Tito Jackson Talks About Michael's Alleged Drug Problems

Older brother says family planned military-style intervention with Michael.

For years, the Jackson family largely presented a unified, denial-filled front in response to allegations of [artist id="1102"]Michael Jackson's[/artist] alleged addiction to prescription medication. But, following in the footsteps of sister LaToya, who was paid to speak to a British tabloid about her feelings that Michael was "murdered"

by a shadowy group of conspirators, older brother Tito, 55, has broken his silence to a rival British tab, The Daily Mirror.

In a lengthy interview, Tito told the newspaper — which seems likely to have paid him for his time, as The Daily Mail did with LaToya — that the family was so concerned over Michael's alleged abuse of prescription pills that they planned a military-style intervention at Jackson's then-home, Neverland Valley Ranch. (Representatives for the Mail had not responded to MTV News' request for comment at press time.)

"I never saw him on drugs. Not once. He deliberately did it away from us. He didn't want his family to know anything about that part of him," Tito reportedly told the paper, adding that Jackson did everything in his power to hide his activities, even ordering his staff to bar his brothers and sisters from the ranch.

"We had to act," he explained, saying that as rumors grew of Michael's addiction his siblings rushed passed the security guards to confront Michael. "It was me, my sisters Janet, Rebbie and LaToya and my brothers, Jackie and Randy ... We bust right into the house and he was surprised to see us, to say the least. ... We went into one of his private rooms and had a discussion with him. Some of us were crying."

Tito claimed that the siblings kept asking Michael if it was true he was using drugs and the singer kept denying it, saying they were overreacting and asking a doctor who was on hand to assure them everything was OK.

Investigators are still trying to determine what caused Jackson to collapse and die on June 25 at the age of 50, apparently of cardiac arrest. Numerous news outlets have reported that the singer was taking a number of prescription pain medications and anti-anxiety drugs at the time of his death and that he was also allegedly using the powerful doctor-only approved anesthetic Diprivan as a sleep aid to counter his chronic insomnia.

Tito said that despite the assurances, the siblings didn't take Michael's word and attempted to speak to him about the problem for hours, to no avail. He did not say when the intervention took place, but noted that the family subsequently tried "many times" to speak to Michael about the issue, but were shut out by his handlers.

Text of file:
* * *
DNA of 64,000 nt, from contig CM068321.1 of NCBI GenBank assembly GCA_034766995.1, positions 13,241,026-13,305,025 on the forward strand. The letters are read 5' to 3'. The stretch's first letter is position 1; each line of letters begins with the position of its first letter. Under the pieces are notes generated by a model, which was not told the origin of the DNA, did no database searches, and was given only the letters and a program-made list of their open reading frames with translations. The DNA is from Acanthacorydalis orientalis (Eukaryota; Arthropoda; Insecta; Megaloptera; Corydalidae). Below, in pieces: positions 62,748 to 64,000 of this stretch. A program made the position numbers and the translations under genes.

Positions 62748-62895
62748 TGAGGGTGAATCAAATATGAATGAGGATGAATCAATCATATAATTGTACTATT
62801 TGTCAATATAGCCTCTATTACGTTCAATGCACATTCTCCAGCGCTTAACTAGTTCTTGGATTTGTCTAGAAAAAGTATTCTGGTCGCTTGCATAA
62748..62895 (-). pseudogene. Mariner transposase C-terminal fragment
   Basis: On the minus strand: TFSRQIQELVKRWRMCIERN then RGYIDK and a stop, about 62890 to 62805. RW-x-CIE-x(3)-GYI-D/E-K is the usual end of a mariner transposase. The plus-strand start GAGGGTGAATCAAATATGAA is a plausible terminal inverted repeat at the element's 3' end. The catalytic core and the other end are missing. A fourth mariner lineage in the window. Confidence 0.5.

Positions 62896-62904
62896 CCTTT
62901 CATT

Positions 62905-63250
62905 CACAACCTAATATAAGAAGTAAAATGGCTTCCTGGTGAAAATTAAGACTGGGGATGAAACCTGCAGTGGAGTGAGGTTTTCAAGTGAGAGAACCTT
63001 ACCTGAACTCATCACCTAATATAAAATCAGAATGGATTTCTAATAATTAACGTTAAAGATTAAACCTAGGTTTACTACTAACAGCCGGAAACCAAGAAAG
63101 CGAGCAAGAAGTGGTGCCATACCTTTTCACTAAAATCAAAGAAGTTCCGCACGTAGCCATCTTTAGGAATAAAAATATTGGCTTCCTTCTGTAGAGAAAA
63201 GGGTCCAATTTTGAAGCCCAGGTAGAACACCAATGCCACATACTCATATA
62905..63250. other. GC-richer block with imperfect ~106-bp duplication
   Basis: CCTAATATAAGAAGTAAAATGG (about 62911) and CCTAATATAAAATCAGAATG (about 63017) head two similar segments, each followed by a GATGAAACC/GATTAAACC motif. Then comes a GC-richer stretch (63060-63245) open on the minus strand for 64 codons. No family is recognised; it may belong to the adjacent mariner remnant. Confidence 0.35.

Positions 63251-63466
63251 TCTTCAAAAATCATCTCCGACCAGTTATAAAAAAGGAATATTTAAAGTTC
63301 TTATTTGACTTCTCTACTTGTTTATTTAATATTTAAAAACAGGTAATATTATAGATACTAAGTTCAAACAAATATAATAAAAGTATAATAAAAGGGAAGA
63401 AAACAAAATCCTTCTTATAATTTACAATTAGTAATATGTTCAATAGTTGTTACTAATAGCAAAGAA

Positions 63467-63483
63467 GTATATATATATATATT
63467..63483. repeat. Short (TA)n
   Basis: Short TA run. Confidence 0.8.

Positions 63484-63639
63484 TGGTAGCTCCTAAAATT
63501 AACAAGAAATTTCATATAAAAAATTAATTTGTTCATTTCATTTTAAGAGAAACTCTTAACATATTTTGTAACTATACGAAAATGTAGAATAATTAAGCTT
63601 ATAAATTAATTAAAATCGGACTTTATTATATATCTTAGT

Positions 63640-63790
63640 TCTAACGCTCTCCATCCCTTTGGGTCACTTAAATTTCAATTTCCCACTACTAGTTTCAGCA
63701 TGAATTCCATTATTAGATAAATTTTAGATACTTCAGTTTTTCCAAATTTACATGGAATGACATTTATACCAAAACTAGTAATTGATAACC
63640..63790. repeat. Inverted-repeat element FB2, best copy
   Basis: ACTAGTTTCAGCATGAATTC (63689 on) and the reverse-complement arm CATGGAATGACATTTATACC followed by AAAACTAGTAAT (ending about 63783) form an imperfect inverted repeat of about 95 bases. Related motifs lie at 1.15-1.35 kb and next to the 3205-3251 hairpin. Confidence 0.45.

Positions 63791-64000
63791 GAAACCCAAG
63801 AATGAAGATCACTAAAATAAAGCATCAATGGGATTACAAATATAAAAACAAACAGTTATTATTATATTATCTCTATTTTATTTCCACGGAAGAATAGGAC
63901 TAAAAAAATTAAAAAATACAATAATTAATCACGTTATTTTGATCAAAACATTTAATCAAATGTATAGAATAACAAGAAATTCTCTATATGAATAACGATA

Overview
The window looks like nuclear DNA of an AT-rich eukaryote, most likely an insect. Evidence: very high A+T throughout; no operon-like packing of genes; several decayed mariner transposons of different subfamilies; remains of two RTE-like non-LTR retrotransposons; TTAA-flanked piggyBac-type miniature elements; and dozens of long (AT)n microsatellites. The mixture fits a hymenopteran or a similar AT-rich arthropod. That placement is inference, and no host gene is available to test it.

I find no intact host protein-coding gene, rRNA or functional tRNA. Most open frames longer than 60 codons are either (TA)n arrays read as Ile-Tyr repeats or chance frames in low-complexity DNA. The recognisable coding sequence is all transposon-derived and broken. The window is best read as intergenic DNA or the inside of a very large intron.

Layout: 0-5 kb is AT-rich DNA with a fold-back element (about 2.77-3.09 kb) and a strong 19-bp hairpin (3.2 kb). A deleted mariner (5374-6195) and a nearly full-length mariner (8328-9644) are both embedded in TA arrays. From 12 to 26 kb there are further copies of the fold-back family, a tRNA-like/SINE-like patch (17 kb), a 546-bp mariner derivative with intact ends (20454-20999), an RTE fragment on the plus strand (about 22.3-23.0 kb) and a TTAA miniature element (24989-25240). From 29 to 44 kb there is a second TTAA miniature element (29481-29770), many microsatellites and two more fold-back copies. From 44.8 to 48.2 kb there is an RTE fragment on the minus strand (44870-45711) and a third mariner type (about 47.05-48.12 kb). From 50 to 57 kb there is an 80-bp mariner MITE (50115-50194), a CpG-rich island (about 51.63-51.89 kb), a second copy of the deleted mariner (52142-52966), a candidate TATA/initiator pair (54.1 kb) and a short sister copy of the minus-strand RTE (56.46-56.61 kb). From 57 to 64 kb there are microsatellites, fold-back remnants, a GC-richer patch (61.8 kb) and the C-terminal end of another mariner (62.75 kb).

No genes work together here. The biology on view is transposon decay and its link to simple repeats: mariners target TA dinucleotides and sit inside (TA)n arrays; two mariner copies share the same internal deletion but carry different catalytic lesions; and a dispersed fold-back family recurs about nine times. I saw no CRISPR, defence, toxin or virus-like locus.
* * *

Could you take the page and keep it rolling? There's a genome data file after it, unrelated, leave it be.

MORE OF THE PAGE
"I don't know if they were just doing their job or if it they were part of some kind of conspiracy," he said, adding that the security staff would often set up roadblocks to keep the siblings out. Tito said he first became aware of Michael's alleged problems with prescription drugs after the singer was treated at a rehab clinic in 1993.

"He had been taking pain medicine because of the burns to his scalp and evidently he got some type of addiction from it," Tito said, referring to injuries Jackson suffered from burns during a 1984 shoot for a Pepsi ad.

Though LaToya claimed that Michael was killed by a group of conspirators trying to get their hands on his money, Tito said he is not convinced of that. "I don't know whether he was killed or not," he said. "But I would say that sometimes he had people around him that were not in his best interests. ... Whether his death was an accident or whether it was deliberate, something has gone on and we need to get to the bottom of it."

On another topic the family declined to discuss over the years, Jackson's proclivity for image-remaking plastic surgery, Tito said that obsession may have come from taunting the singer endured from family patriarch Joseph Jackson when Michael was young about his nose and acne. "Michael's plastic surgery started around 1979, when he went solo," Tito said. "It was just something that a lot of entertainers were doing at the time. ... It started with just an alteration of his nose. He never told me why, but I think he thought it would improve his looks."

The former member of the Jackson 5 also countered reports in a new unauthorized biography by Canadian writer Ian Halperin, who said that near the end of his life, Michael was obsessed with fears of his own death.

"Michael was one of those people that was always worried about someone having to take care of him," Tito said. "He didn't want to turn into someone who couldn't make it up the stairs or couldn't make it to the bathroom. ... But I don't think losing his life at an early age was part of his plan either. ... He never talked to me about dying, but most of us are a little in fear of dying."

For complete coverage of the life, career and passing of the legendary entertainer, visit "Michael Jackson Remembered."

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